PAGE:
Sunday, April 08, 2012

Paapi

In a masala-appropriate coincidence, Temple and I both recently selected vintage movies simply because of a hat that appeared in the film. (Hers is Yari Dushmani.) You can understand why I had to have this DVD as soon as I pulled it out of the bin at Planet M.

Fortunately, the hat was not a lie. Paapi is fantastic. Within seconds of the production banner, we have a lechy, shirtless Kamal Kapoor; an innocent, shirtless Heena Kausar; hot pink walls; a fake passport; a gold medallion; a fedora; Iftekhar as a police officer/father figure to a family of orphans; a motorcycle; and a stolen medal. If that isn't enough, someone looks out his window to see a party full of out-of-their-senses white folks dancing so suggestively that he is stirred into a murderous, rapey rage in the middle of the night/thunderstorm/a qawwali-like song led by Manmohan Krishna belting lyrics like "Clouds of sin are thundering and it is raining sin!" as the music intertwines with the firangis' hi-fi, someone almost gets burned alive in a haystack, someone else falls into a puddle and drowns, and then the sky turns red and the title drips across the screen like blood or tears.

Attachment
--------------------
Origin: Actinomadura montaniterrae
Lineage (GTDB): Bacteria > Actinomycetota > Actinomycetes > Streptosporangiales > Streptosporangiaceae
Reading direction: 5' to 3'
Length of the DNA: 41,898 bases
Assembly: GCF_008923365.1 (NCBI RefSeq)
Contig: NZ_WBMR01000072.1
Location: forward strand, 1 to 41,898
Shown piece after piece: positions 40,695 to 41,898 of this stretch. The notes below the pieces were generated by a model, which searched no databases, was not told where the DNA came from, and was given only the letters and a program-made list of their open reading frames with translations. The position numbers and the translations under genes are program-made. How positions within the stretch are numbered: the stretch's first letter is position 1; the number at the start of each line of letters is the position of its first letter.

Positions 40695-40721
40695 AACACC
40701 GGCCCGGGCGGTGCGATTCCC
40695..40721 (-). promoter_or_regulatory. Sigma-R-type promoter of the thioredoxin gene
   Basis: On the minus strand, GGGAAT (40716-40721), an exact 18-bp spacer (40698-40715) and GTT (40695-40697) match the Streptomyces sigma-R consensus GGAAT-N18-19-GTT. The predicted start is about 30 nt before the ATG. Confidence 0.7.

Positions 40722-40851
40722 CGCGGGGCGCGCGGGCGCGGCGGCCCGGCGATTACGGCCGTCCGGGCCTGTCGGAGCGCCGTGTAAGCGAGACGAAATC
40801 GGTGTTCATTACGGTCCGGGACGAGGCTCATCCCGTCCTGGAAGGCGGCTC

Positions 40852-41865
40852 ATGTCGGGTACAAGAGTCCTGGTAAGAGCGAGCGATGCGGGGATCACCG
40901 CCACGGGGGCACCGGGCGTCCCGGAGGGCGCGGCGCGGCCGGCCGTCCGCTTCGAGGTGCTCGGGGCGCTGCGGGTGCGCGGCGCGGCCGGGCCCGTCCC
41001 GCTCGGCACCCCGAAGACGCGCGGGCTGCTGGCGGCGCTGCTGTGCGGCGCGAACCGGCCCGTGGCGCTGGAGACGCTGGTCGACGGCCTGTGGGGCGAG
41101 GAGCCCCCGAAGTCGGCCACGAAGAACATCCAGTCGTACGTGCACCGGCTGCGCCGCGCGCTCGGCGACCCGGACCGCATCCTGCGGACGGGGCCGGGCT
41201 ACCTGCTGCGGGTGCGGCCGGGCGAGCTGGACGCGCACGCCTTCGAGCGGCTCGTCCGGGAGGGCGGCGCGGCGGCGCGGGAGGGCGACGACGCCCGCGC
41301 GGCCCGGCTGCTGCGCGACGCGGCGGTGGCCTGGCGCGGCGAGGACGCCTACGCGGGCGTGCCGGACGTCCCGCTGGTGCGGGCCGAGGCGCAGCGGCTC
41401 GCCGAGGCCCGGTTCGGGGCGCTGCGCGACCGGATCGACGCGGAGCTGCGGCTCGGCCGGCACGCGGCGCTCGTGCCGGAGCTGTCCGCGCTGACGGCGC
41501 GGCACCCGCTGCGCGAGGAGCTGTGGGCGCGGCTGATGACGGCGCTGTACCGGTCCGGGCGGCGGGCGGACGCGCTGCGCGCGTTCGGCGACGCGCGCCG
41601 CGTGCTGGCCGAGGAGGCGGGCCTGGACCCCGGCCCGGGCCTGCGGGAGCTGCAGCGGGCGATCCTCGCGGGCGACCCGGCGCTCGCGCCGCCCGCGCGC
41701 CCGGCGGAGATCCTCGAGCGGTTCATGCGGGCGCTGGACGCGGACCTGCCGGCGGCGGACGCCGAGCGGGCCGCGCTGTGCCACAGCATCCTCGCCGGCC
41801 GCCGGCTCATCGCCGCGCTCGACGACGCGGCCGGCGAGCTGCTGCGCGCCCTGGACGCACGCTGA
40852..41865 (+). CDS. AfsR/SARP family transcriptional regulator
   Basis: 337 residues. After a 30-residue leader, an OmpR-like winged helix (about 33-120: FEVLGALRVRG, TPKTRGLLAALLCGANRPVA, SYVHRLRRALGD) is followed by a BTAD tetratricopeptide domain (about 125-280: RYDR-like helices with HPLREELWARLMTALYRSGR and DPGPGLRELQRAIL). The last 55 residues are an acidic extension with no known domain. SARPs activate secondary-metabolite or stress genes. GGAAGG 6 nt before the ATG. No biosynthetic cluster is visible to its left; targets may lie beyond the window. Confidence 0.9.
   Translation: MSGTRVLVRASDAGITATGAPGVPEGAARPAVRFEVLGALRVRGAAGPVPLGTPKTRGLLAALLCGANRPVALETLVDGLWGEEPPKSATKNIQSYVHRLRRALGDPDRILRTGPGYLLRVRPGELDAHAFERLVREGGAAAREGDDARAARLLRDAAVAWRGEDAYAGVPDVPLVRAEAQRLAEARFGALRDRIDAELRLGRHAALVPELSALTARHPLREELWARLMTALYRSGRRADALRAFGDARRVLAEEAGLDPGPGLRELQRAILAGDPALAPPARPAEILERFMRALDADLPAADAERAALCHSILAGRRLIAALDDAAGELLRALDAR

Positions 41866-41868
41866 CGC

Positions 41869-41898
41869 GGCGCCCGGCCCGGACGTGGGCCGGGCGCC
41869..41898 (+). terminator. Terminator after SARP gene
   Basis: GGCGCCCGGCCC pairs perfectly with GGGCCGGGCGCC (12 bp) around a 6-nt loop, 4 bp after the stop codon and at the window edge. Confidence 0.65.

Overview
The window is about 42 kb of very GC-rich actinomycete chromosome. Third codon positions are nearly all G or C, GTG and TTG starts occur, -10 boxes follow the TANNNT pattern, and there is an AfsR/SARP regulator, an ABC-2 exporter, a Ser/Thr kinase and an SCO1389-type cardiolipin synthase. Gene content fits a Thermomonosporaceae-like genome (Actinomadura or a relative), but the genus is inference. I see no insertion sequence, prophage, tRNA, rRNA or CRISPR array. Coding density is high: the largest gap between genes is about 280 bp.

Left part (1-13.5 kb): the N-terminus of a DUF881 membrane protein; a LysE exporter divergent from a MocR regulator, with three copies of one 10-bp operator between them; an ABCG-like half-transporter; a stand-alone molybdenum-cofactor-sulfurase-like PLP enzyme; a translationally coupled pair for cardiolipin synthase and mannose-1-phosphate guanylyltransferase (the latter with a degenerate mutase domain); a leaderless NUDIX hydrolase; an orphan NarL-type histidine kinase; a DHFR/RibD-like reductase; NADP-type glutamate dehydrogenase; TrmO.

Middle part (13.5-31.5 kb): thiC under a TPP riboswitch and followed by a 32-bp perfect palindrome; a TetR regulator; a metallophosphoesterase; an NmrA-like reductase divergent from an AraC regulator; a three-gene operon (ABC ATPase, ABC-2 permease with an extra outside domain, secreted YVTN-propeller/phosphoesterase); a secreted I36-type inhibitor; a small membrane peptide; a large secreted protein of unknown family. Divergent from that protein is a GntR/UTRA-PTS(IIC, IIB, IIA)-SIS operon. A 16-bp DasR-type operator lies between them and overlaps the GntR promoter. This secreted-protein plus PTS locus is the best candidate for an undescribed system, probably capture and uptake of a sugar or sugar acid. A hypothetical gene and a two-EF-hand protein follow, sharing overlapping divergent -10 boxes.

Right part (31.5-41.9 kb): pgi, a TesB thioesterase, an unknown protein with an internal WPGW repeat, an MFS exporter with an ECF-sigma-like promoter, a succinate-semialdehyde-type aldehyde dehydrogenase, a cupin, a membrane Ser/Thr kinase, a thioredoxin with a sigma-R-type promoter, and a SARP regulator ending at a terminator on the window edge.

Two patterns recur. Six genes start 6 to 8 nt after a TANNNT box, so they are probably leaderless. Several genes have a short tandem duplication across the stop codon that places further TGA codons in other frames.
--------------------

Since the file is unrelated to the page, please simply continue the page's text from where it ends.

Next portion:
That's all in the first eight minutes. Excuse me while I pause to catch my breath.

Basically, this film is 1970s masala magic of the highest order* and I am so happy the hat led me to it. The long-lost siblings are so beautifully emotional about each other before their reunion. One of them is even a sister, and as an adult (Zeenat Aman) she is not a prostitute or a long-suffering all-but-servant but a sought-after criminal with thieving, dancing, and allying skills. There are layers of villains (including the voice, but not the body, of Amrish Puri), relevant comic side plots, people who might not be dead after all, groovy clothes and furniture, a full-on role for Padma Khanna, tons of character actors and supporting players, and questions about the redemptive power of love and whether any of us has the right to judge another's wrongdoings. It has a few unfortunate detours about women—like Sanjeev Kumar being thrilled to find out that Zeenat has remained pure while hanging out with the criminal gang, never mind that she has pointed a gun at him and has been robbing people—but they're brief and seem to have little impact on the characters or their actions.

As I was writing this post, I began to feel bad that I didn't have more to say about Paapi. But then I realized that being called top-notch 70s masala is no small thing. In fact, it's one of the most important and heart-felt compliments I could ever give a film. So makers of Paapi, be proud!

The songs by Bappi Lahiri are fantastic. My favorite is "Pyaar Hai Gunah," a nightclub number that introduces Padma Khanna. Watch it here courtesy of Papy Potage!